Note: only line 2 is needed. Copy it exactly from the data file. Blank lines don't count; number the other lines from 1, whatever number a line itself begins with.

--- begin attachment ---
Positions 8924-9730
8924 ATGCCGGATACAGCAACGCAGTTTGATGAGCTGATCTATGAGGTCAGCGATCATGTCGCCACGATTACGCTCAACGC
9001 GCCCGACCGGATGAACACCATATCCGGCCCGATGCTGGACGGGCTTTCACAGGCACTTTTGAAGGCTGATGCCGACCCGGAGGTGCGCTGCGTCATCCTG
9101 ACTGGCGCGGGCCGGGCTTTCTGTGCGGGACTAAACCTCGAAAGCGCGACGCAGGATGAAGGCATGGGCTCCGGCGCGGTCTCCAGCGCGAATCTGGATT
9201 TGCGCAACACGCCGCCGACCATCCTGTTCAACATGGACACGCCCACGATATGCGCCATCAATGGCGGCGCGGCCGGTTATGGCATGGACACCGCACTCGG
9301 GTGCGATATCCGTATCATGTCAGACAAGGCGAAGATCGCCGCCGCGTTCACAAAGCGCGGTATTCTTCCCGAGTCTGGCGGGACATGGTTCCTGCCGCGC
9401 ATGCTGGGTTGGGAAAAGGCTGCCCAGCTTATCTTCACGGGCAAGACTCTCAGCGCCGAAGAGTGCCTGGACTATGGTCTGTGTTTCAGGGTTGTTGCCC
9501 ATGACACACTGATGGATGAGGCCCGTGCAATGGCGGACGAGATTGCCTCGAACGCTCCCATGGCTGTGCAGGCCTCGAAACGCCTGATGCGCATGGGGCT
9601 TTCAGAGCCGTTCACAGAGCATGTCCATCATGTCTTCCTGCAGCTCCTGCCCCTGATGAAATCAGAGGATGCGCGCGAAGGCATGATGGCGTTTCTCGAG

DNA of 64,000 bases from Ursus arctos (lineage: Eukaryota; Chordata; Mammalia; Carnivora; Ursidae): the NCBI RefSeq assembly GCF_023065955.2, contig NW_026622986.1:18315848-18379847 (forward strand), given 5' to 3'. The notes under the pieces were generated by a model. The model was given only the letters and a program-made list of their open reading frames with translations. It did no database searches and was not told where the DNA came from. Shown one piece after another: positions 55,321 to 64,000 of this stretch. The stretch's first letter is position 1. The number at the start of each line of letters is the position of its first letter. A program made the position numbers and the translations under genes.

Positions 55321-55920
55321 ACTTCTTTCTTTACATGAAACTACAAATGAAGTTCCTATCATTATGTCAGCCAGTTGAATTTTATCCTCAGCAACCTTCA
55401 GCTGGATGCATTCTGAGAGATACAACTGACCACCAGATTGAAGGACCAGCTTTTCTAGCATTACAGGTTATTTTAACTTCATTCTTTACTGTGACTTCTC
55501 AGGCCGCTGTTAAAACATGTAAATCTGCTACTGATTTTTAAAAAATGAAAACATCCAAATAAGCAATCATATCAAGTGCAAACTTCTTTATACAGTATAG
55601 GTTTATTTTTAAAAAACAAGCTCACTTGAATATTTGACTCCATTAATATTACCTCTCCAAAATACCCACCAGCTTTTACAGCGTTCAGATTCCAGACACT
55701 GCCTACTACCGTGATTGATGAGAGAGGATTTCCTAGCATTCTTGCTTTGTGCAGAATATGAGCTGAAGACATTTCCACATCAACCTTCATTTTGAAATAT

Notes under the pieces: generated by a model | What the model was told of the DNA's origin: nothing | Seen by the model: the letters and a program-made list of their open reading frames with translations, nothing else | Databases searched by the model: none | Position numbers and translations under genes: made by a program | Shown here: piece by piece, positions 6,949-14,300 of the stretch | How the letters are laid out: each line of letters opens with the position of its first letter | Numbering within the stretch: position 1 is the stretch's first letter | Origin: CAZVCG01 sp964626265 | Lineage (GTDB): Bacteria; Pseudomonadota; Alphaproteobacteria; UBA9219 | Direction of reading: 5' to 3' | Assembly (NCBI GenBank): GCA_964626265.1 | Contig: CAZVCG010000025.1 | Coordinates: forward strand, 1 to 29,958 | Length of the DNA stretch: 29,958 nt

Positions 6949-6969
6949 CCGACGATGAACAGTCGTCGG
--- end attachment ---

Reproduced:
8924 ATGCCGGATACAGCAACGCAGTTTGATGAGCTGATCTATGAGGTCAGCGATCATGTCGCCACGATTACGCTCAACGC